fi
  if [ $dovecotver == $hgrepover ]; then
    echo "The installed version and the downloaded version are both `dovecot --version`, not updating."
    exit 0
  else
    echo "The installed version is $dovecotver, but the current version on hg is $hgrepover, updating!"
  fi
  rm -rf *
  hg revert --all > /dev/null
  if [ $? != 0 ]; then
    echo "Failed to restore Dovecot 2.0 install"
    exit 1
  fi
fi

echo "Starting to comple Dovecot 2.0"
./autogen.sh > /dev/null 2> /dev/null
if [ $? != 0 ]; then
  echo "Failed to run autogen.sh for Dovecot 2.0"
  exit 1
fi

./configure --prefix=/usr --with-ssl=openssl --with-sqlite --with-mysql --with-ldap --with-zlib > /dev/null 2> /dev/null

if [ $? != 0 ]; then
  echo "Failed to run configure for Dovecot 2.0"
  exit 1
fi

make > /dev/null 2> /dev/null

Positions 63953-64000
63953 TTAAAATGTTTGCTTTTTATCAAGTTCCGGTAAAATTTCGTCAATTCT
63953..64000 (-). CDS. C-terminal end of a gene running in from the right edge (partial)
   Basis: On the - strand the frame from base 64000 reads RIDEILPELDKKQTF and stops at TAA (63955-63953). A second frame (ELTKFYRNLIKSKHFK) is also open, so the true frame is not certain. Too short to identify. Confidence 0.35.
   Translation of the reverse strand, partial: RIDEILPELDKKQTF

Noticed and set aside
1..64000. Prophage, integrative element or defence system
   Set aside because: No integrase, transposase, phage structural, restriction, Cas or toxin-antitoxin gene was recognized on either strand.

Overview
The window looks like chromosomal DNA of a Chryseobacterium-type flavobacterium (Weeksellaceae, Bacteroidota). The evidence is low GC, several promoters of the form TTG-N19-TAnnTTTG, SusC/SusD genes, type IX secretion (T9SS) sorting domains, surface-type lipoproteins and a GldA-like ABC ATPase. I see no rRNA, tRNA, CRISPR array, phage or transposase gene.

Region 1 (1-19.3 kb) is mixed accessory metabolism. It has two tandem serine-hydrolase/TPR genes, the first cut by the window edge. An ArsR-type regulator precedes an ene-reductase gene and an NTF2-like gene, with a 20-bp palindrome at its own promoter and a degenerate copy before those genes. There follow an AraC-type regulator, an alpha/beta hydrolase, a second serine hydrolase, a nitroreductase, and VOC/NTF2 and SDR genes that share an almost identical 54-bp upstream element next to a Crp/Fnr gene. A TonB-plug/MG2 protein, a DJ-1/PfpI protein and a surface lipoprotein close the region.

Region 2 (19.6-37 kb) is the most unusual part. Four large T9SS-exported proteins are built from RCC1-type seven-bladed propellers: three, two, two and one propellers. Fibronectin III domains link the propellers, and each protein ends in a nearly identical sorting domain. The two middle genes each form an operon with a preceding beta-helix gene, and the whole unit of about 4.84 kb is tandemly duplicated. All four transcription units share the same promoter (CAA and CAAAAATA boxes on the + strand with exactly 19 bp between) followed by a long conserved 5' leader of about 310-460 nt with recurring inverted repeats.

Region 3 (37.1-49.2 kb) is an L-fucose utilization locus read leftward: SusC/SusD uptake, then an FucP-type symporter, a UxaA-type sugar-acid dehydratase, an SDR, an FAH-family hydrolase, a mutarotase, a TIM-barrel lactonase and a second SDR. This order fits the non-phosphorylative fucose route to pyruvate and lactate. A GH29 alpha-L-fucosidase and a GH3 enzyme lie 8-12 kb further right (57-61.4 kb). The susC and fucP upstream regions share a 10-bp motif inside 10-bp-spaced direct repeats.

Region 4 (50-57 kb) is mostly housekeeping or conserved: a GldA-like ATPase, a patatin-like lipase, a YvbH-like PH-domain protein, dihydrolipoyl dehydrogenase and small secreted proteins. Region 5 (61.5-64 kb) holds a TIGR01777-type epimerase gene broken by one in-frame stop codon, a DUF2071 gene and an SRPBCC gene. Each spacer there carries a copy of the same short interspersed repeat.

if [ $? != 0 ]; then
  echo "Failed to run make for Dovecot 2.0"
  exit 1
fi

if [ ! -e $DIR/dovecot-2.0-pigeonhole ]; then
  echo "Dovecot Pigeonhole is not installed, Downloading a fresh copy of Dovecot Pigeonhole"
  cd $DIR
  hg clone http://hg.rename-it.nl/dovecot-2.0-pigeonhole/ > /dev/null
  if [ $? != 0 ]; then
    echo "Failed to download a fresh copy of Dovecot Pigeonhole"
    exit 1
  fi
  cd $DIR/dovecot-2.0-pigeonhole
else
  cd $DIR/dovecot-2.0-pigeonhole
  hg pull -u > /dev/null
  if [ $? != 0 ]; then
    echo "Failed to update the Dovecot Pigeonhole install"
    exit 1
  fi
  rm -rf *
  hg revert --all > /dev/null
  if [ $? != 0 ]; then
    echo "Failed to restore Dovecot Pigeonhole install"
    exit 1
  fi
fi

./autogen.sh > /dev/null 2> /dev/null
if [ $? != 0 ]; then
  echo "Failed to run autogen.sh for Sieve"
  exit 1
fi

./configure --prefix=/usr --with-dovecot=../dovecot-2.0 > /dev/null
if [ $? != 0 ]; then
  echo "Failed to run configure for Sieve"
  exit 1
fi

make > /dev/null 2> /dev/null
if [ $? != 0 ]; then
  echo "Failed to run make for Sieve"